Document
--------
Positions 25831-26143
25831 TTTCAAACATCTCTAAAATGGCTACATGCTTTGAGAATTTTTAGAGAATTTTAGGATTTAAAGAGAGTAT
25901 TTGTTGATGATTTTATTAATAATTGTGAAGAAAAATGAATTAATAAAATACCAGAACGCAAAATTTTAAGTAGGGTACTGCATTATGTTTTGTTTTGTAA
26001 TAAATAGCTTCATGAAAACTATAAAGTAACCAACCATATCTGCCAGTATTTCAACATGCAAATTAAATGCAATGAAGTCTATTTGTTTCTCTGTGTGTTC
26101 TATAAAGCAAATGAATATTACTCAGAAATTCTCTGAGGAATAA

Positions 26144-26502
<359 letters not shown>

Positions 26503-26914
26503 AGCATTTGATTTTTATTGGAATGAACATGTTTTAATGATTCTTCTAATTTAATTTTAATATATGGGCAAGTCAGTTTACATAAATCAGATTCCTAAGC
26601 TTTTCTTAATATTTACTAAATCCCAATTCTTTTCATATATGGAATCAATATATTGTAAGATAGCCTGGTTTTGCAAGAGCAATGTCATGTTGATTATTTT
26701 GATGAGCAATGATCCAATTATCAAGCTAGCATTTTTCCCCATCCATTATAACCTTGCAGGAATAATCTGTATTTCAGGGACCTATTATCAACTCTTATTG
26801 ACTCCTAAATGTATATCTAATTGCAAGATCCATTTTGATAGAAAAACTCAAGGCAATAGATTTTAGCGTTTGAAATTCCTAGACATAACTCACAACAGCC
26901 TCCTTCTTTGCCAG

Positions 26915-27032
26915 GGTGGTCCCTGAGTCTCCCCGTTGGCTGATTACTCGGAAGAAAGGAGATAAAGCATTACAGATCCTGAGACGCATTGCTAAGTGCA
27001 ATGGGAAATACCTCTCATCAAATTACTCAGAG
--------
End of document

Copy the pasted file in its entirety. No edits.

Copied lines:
Positions 25831-26143
25831 TTTCAAACATCTCTAAAATGGCTACATGCTTTGAGAATTTTTAGAGAATTTTAGGATTTAAAGAGAGTAT
25901 TTGTTGATGATTTTATTAATAATTGTGAAGAAAAATGAATTAATAAAATACCAGAACGCAAAATTTTAAGTAGGGTACTGCATTATGTTTTGTTTTGTAA
26001 TAAATAGCTTCATGAAAACTATAAAGTAACCAACCATATCTGCCAGTATTTCAACATGCAAATTAAATGCAATGAAGTCTATTTGTTTCTCTGTGTGTTC
26101 TATAAAGCAAATGAATATTACTCAGAAATTCTCTGAGGAATAA

Positions 26144-26502
<359 letters not shown>

Positions 26503-26914
26503 AGCATTTGATTTTTATTGGAATGAACATGTTTTAATGATTCTTCTAATTTAATTTTAATATATGGGCAAGTCAGTTTACATAAATCAGATTCCTAAGC
26601 TTTTCTTAATATTTACTAAATCCCAATTCTTTTCATATATGGAATCAATATATTGTAAGATAGCCTGGTTTTGCAAGAGCAATGTCATGTTGATTATTTT
26701 GATGAGCAATGATCCAATTATCAAGCTAGCATTTTTCCCCATCCATTATAACCTTGCAGGAATAATCTGTATTTCAGGGACCTATTATCAACTCTTATTG
26801 ACTCCTAAATGTATATCTAATTGCAAGATCCATTTTGATAGAAAAACTCAAGGCAATAGATTTTAGCGTTTGAAATTCCTAGACATAACTCACAACAGCC
26901 TCCTTCTTTGCCAG

Positions 26915-27032
26915 GGTGGTCCCTGAGTCTCCCCGTTGGCTGATTACTCGGAAGAAAGGAGATAAAGCATTACAGATCCTGAGACGCATTGCTAAGTGCA
27001 ATGGGAAATACCTCTCATCAAATTACTCAGAG